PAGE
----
Some experts prefer to put their head in the sand and hope it all goes away:
“Trying to read too much into this is a grave mistake,” said Craig B. Futterman, a clinical professor of law at the University of Chicago. “We’re all just guessing.”Really? A "grave mistake" when homicides are almost doubled compared to the same time last year? No. It's high time for everybody to give their best guess. Here's mine:
Since January, officers have recorded 20,908 times that they stopped, patted down and questioned people for suspicious behavior, compared with 157,346 in the same period last year. Gun seizures are also down: 1,316 guns have been taken off the streets this year compared with 1,413 at this time last year.And convictions in gun cases are getting hard to win:
In part, that’s because of the public’s concern over police tactics in the wake of high-profile shootings of African-Americans by police officers around the country, according to both prosecutors and defense attorneys.It's not so much as a "guess" as connecting the dots. That decrease in stops was by design:
...tied to a departmental change that took effect in January, requiring officers to fill out a far more detailed form for each one. The change was imposed after the American Civil Liberties Union raised questions about whether officers were targeting minorities in their stops.Well, of course they were. How are you going to target homicides in Chicago without a focus on minorities? Of 3,000 people shot and 506 killed in Chicago, 80 percent were black and another 15 percent hispanic. 95 percent of those killed are black or hispanic in a city that is roughly two-thirds black or hispanic.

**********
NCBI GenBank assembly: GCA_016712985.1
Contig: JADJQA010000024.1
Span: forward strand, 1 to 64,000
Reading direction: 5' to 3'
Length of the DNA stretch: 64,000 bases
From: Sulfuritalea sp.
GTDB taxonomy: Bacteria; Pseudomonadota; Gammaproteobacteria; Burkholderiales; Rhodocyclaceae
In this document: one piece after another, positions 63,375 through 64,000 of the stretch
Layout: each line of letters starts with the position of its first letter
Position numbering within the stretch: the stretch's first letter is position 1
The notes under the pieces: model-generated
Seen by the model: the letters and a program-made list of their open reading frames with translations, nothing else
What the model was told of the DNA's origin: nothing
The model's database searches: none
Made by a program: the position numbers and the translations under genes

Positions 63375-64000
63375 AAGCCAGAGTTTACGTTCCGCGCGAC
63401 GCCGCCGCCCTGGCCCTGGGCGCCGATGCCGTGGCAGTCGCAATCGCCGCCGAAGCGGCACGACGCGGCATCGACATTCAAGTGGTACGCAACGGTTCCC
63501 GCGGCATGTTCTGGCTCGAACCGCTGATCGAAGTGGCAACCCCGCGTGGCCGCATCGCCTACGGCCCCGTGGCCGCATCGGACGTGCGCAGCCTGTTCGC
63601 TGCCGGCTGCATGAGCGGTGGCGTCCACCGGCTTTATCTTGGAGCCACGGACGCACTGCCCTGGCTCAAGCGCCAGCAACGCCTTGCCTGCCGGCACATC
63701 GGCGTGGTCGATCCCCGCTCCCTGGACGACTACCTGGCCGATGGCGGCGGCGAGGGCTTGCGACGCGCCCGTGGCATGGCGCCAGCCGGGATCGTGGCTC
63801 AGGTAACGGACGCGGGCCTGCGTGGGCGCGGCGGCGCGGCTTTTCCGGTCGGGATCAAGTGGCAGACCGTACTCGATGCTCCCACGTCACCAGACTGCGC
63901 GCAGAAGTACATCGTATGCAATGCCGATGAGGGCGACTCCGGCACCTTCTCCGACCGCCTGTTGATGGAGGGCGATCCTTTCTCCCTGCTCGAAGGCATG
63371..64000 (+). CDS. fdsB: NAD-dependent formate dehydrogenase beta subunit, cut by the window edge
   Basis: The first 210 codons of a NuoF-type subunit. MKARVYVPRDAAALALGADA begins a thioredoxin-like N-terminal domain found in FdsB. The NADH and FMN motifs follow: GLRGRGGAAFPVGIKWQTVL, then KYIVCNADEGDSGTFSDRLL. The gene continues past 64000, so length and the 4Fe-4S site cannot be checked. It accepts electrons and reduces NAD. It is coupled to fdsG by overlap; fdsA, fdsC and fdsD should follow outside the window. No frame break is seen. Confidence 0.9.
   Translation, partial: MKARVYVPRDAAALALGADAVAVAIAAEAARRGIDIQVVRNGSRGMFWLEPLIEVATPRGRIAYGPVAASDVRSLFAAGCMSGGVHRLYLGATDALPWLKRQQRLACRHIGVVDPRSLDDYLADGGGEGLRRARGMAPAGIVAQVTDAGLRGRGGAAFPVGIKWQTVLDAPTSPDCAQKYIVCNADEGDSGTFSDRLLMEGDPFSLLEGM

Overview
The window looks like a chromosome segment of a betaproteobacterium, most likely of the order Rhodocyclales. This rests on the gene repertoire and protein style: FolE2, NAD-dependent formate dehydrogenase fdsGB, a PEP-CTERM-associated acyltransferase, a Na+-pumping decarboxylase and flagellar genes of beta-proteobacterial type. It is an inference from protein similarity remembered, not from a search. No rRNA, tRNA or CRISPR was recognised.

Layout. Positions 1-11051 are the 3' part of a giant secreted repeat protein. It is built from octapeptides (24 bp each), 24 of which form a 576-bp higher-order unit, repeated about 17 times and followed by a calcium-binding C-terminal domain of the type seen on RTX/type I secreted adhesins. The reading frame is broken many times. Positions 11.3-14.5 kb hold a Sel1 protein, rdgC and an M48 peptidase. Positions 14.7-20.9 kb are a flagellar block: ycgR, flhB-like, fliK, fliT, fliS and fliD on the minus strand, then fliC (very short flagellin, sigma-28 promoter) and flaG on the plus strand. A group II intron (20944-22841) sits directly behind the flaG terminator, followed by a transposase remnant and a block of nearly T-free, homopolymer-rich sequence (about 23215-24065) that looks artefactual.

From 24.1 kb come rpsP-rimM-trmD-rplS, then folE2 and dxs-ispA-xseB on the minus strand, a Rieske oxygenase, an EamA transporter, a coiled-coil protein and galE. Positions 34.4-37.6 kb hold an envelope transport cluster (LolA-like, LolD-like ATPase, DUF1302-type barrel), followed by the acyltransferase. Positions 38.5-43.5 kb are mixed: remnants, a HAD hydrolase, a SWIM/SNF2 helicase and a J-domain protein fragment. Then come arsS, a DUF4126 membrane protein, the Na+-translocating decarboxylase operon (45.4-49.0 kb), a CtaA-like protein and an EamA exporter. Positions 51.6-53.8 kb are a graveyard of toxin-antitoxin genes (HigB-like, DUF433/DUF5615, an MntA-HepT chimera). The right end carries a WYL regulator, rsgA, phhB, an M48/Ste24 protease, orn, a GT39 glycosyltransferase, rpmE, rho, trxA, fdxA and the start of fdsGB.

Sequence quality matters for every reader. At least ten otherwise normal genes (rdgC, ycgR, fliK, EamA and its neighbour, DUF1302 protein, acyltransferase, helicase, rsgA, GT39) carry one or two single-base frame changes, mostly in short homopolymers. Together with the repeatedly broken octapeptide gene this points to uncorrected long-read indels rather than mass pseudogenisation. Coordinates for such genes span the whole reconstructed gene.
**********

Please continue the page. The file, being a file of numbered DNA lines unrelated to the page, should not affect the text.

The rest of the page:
So yeah, when it comes to preventing gun violence in Chicago, the police would be remiss if they didn't focus on minorities. And men, too (90 percent of victims). Should police stop more Polish-American women in Jefferson Park? Jefferson Park would love more police presence (if that were possible). (To my surprise, there even was a murder in Jefferson Park last year. One.)
Of last year's murder carnage just 123 suspects have been arrested. The clearance rate was 25 percent. So there's room for improvement there, too. Right now literally hundreds of active murderers are walking around the streets of the South and West Sides of Chicago. 142 murders just through March.
Look, maybe an increase in shootings in Chicago isn't related to decreasing interaction between police and criminals. Maybe there is no cause and effect between attempts to limit and control police activity against young black and hispanic men and an increase in violence among some of these same young black and hispanic men. Yes. It's a guess.
But what if aggressive policing -- and inevitably some of that will cross the line to an illegal stop or search -- actually prevents violence? What if there were a cost to a laser-like and exclusive focus on police misconduct? Reducing police stop in general is one way to reduce illegal police stops and citizen complaints. But maybe it's the wrong way. What if one consequence of focusing only on police misconduct were fewer gun convictions? What if it were more murders? (And God forbid you call this relationship something like the Ferguson Effect, because that doesn't exist.)
Hey, on the plus side, police-involved shootings in Chicago were down in 2015. Mission accomplished, I guess.
Some experts... point out that the numbers in recent years have been below those in the early 1990s, when more than 900 murders were reported some years.Wow. And so effing what?! Talk about the soft bigotry of low expectations. Imagine saying we needn't worry about institutional racism because it's so much less today than it was in the 1960s (and 1860s, for that matter). Or check into a hospital where mortality is up and their response is: "Trying to read too much into this is a grave mistake. We’re all just guessing. Besides, mortality was so much greater in the past."
Also, from the fun info at heyjackass.com, Chicago saw but 7 days in 2015 without a reported shooting or homicide. Seven.
Also, on the subject of the CPD, I'm happy an insider seems to have been tapped to be the next chief of police in Chicago. I have no idea who the person is. But I'm happy it's not another outsider with no real clue coming in to save the day.